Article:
For Joe Giitter, swimming is a sport he uses as a metaphor for life. The 61-year-old from Omaha started his swimming journey when he was a young boy despite being scared of the water. “I was afraid to death of the water for a while when I was a young kid, but once I got into the water, I enjoyed it,” said Joe. Ever since he jumped into the pool as a young kid, Joe has spent a lot of his life in the water.
After college, Joe moved to Tennessee, and eventually ended up in Washington D.C., where he worked for the Nuclear Regulatory Commission (NRC). About three years ago, he retired from the NRC and moved back to Omaha to start a photography business full-time. During his time in D.C., Joe found his passion for open water swimming. Joe competed in many different events, including swimming across Chesapeake Bay multiple times, and conquering the Potomac River, Choptank River, and other tributaries of Chesapeake Bay.
He has competed in both pool races and open water events, which typically take place in lakes, rivers, and tributaries. Open water swimming can vary in distances, but races can be anywhere from one mile to 25 km.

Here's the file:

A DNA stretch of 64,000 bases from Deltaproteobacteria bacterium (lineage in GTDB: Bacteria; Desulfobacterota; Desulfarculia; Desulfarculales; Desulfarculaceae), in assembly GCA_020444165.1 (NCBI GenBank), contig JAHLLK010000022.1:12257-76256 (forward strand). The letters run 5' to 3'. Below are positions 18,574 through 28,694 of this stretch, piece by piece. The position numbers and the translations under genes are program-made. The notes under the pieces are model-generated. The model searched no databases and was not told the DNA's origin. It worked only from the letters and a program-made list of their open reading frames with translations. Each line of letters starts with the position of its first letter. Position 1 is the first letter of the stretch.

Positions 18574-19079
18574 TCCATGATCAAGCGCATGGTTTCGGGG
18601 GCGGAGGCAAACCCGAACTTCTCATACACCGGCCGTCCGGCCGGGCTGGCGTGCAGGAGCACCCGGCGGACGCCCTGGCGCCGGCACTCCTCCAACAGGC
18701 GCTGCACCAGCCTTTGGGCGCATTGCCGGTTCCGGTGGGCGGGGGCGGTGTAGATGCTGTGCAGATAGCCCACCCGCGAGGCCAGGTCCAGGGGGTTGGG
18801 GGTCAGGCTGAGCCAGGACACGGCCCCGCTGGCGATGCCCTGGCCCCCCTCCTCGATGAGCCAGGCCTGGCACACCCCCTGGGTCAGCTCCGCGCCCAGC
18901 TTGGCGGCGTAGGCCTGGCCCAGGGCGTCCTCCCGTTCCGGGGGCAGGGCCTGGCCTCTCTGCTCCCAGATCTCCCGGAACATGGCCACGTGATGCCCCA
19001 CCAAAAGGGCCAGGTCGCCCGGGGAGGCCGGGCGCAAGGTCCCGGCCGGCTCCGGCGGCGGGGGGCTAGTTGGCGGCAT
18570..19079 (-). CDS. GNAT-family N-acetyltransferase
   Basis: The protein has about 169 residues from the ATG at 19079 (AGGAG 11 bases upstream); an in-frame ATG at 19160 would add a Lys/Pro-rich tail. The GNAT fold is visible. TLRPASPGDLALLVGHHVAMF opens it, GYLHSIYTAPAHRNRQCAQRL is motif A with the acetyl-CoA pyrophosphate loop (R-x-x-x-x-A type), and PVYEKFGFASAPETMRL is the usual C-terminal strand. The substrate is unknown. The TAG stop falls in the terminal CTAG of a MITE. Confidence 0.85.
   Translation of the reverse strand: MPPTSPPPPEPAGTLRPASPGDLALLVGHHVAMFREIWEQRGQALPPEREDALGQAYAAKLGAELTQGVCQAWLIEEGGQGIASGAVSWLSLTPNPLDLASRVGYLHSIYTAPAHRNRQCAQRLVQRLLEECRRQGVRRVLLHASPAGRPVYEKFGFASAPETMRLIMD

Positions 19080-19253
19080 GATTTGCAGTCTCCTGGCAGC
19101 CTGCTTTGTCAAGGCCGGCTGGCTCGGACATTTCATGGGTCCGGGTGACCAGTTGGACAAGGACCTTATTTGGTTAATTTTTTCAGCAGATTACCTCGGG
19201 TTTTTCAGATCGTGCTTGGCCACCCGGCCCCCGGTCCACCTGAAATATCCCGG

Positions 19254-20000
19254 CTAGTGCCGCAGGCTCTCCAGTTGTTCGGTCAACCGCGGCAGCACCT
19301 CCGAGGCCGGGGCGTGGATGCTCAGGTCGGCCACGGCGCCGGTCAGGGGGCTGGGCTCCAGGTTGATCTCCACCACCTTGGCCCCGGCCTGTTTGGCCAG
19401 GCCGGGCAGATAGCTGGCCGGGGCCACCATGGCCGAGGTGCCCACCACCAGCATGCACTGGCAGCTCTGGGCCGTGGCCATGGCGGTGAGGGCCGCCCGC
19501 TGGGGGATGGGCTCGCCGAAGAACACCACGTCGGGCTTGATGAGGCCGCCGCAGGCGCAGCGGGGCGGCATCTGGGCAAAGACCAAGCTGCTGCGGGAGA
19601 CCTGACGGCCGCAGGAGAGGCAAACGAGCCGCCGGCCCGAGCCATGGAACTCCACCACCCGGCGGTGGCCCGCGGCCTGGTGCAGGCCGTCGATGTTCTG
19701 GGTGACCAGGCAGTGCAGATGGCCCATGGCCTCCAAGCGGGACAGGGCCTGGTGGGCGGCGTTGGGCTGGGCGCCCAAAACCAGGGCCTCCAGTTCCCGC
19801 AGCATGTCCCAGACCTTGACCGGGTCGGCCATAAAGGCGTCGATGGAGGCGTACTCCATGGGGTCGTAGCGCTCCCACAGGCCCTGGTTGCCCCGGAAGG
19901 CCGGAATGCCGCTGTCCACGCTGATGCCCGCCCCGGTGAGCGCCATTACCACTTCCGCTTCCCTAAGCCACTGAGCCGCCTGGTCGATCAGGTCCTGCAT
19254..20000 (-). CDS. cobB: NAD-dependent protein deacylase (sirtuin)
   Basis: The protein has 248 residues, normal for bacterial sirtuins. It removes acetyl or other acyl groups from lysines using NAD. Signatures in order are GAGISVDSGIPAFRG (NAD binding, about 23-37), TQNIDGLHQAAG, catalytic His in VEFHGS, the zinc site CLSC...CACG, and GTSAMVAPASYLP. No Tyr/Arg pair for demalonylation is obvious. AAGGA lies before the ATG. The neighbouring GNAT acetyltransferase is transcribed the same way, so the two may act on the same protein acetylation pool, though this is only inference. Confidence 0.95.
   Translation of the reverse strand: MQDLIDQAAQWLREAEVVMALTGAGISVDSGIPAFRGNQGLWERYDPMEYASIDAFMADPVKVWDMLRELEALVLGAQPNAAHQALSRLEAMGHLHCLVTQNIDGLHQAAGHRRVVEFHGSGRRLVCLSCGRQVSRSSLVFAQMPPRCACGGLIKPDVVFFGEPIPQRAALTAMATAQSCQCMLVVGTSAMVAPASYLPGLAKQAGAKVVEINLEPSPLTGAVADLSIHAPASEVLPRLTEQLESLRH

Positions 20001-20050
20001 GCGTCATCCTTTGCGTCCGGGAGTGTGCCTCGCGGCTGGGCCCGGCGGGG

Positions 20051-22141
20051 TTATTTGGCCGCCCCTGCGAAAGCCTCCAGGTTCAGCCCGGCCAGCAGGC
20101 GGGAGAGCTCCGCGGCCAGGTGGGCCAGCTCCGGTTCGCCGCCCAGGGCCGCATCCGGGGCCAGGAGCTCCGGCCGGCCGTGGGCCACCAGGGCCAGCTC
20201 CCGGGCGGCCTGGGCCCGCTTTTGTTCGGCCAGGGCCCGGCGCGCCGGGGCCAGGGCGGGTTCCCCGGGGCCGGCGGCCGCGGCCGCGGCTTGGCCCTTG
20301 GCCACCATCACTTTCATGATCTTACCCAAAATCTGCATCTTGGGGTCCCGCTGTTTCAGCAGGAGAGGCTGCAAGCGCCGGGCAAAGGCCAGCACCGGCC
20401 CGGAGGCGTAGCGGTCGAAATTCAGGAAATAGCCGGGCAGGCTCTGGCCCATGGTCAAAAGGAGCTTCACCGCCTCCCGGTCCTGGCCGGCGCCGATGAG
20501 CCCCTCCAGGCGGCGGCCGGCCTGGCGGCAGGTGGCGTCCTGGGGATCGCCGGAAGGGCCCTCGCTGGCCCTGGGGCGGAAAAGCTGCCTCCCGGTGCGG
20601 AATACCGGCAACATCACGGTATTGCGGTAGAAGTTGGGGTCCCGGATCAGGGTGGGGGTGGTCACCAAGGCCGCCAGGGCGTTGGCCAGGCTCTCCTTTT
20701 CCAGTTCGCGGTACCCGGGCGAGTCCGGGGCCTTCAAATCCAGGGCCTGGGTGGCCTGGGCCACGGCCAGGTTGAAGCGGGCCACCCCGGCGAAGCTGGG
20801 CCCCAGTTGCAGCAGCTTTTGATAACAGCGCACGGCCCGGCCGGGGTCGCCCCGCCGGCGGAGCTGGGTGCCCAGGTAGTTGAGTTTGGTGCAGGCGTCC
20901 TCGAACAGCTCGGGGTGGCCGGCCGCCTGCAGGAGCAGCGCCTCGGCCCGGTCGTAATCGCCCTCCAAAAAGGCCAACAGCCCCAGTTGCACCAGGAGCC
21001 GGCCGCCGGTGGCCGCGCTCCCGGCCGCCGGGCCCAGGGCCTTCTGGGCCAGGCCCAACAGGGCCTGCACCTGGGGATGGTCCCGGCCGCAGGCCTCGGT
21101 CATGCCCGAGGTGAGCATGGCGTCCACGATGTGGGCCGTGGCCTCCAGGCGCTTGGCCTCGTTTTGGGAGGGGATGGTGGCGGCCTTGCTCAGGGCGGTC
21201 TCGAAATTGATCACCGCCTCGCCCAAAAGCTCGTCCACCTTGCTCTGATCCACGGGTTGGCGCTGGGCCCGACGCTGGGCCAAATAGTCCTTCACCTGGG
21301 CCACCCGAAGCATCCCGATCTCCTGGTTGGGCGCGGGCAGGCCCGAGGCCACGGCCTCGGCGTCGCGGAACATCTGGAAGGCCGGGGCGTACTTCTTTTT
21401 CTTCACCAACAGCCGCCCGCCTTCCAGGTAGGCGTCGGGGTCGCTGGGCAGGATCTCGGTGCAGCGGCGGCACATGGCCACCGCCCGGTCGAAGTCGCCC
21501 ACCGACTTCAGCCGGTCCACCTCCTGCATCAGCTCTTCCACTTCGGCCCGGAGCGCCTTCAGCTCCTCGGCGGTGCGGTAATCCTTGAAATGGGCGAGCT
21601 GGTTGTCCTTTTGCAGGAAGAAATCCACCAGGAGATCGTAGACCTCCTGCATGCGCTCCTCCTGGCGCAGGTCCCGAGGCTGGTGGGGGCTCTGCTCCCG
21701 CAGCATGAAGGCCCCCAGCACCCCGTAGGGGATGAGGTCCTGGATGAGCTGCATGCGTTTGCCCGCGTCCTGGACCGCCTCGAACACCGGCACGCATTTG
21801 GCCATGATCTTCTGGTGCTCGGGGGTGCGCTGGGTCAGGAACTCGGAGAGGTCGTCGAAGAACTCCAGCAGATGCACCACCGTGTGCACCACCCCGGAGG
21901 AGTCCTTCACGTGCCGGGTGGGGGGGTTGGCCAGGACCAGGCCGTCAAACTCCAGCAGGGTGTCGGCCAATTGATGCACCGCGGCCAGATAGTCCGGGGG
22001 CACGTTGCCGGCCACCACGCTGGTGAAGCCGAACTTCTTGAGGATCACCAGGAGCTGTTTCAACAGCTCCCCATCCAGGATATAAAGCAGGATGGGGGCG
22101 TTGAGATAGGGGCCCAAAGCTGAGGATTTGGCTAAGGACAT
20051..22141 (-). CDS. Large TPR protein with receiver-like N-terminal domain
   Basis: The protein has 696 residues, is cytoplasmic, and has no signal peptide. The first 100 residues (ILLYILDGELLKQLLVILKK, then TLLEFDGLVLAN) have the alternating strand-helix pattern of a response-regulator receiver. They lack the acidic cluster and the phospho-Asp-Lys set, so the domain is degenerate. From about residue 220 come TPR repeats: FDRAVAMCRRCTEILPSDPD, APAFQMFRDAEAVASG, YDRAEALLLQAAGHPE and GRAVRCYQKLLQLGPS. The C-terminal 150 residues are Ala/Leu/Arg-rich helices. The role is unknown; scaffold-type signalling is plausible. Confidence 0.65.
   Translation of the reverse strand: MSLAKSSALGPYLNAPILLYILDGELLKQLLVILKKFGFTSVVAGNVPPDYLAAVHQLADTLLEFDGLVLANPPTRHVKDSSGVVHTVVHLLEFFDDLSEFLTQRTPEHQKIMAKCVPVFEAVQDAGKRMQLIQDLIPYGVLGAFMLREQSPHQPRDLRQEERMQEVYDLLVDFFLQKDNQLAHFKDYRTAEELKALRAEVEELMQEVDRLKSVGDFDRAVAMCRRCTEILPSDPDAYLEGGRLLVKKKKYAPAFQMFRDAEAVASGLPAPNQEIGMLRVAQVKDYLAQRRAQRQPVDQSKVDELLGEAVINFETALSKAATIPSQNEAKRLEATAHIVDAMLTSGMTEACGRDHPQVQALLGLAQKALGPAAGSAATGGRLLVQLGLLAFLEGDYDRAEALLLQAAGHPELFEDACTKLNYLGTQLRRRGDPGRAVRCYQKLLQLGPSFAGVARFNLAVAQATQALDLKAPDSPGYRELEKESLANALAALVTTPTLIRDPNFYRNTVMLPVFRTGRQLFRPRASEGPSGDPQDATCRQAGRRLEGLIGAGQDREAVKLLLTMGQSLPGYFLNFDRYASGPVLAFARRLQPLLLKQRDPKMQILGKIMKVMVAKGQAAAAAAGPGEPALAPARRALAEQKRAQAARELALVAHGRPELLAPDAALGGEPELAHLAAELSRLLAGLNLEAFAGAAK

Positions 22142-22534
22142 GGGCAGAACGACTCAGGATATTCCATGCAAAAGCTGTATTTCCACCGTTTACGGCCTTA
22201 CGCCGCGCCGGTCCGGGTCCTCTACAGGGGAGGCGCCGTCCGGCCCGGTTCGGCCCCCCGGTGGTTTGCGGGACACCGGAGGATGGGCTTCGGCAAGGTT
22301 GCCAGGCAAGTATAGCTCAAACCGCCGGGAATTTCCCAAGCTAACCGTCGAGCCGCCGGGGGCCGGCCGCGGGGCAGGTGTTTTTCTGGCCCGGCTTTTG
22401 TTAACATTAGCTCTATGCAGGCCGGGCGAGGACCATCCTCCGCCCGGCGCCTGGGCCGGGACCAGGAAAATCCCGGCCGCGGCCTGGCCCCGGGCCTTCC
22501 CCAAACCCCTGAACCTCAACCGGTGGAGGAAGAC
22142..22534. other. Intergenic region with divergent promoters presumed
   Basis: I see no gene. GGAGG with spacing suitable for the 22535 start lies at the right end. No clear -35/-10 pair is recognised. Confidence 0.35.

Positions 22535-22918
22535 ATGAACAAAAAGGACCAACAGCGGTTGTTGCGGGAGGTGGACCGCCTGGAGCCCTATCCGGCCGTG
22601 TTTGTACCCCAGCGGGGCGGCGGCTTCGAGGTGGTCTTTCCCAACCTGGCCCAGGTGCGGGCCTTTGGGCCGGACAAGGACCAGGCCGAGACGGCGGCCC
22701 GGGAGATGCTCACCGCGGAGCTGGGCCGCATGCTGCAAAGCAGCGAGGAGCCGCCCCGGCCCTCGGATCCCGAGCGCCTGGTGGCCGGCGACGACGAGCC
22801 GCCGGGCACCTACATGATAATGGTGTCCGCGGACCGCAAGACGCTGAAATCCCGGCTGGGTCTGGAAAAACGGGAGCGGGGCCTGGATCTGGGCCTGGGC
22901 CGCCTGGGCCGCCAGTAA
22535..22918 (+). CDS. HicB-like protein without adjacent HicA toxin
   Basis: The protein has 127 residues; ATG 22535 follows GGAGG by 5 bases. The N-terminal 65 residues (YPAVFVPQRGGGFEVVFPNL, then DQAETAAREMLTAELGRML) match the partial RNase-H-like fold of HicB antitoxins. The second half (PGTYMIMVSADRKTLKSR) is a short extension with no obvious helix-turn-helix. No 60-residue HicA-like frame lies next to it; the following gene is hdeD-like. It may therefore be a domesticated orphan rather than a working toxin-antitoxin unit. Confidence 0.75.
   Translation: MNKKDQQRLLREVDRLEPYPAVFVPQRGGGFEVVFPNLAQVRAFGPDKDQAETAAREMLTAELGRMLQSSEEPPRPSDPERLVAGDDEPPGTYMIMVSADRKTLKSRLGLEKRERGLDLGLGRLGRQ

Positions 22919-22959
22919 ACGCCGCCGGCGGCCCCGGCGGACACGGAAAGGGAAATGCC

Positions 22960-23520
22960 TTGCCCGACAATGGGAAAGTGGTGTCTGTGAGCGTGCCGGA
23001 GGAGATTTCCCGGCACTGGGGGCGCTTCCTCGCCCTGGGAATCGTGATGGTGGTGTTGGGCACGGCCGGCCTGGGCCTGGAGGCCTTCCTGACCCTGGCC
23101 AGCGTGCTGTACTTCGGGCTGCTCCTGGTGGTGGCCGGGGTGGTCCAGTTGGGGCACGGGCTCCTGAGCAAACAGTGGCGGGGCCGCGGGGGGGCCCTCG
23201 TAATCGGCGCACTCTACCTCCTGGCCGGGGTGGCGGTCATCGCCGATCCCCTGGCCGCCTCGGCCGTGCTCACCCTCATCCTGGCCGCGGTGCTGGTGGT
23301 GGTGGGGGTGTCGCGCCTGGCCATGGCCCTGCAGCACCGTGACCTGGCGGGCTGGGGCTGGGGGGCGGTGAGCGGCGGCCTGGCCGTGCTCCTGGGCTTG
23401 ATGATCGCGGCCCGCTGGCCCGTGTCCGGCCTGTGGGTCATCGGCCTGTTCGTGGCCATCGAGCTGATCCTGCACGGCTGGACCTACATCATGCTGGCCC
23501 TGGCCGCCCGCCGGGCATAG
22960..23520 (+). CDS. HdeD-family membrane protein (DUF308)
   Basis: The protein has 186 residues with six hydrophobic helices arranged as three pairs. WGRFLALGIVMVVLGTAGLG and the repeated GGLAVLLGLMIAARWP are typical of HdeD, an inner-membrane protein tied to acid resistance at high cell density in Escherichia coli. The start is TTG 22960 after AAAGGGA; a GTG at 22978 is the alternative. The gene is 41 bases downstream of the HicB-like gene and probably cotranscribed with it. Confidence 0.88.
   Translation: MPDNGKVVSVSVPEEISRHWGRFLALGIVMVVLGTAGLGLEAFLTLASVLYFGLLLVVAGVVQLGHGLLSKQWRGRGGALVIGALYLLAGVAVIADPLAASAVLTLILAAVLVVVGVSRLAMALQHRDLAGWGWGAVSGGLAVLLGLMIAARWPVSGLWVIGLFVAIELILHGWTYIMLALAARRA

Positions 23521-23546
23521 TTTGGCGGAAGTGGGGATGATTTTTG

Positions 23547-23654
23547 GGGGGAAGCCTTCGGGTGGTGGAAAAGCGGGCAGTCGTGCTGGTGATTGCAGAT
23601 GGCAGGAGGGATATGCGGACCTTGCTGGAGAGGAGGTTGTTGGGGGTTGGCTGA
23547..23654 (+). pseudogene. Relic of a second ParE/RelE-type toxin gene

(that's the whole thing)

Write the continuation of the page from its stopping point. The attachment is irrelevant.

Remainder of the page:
Joe explains how different pool races and open water races can be. “Open water is a complete different set of skills. You have to look up and look at the buoy constantly, so you know where you are,” said Joe.
One of the things Joe loves about open water swimming is the sense of accomplishment and personal satisfaction from distance swimming. Any endurance athlete knows how hard a race can be and the amount of training that goes into it. “The great thing about distance swimming is you get to compete against yourself, and you can see the improvement,” Joe said.
Joe last competed in the State Games in 2019 in the 100 Meter Swim and the Open Water One Mile Swim. This year, Joe is stepping up the distance to the 5k Open Water Swim.
Coming into the Games, Joe hopes to complete the swim in under two hours. He has been putting in a lot of time in the pool to get his body ready for the 5k. “When I am training, I try to swim the distance that I will for the race so that I can get used to the distance,” said Joe.
Over the years, Joe has learned a lot of life lessons. “In life, there can be many different challenges, and swimming has helped me tackle some of the obstacles of life,” Joe said. He has also learned that nothing in life comes easy; you have to work for it, just like swimming.
Best of luck to Joe on his CSG quest.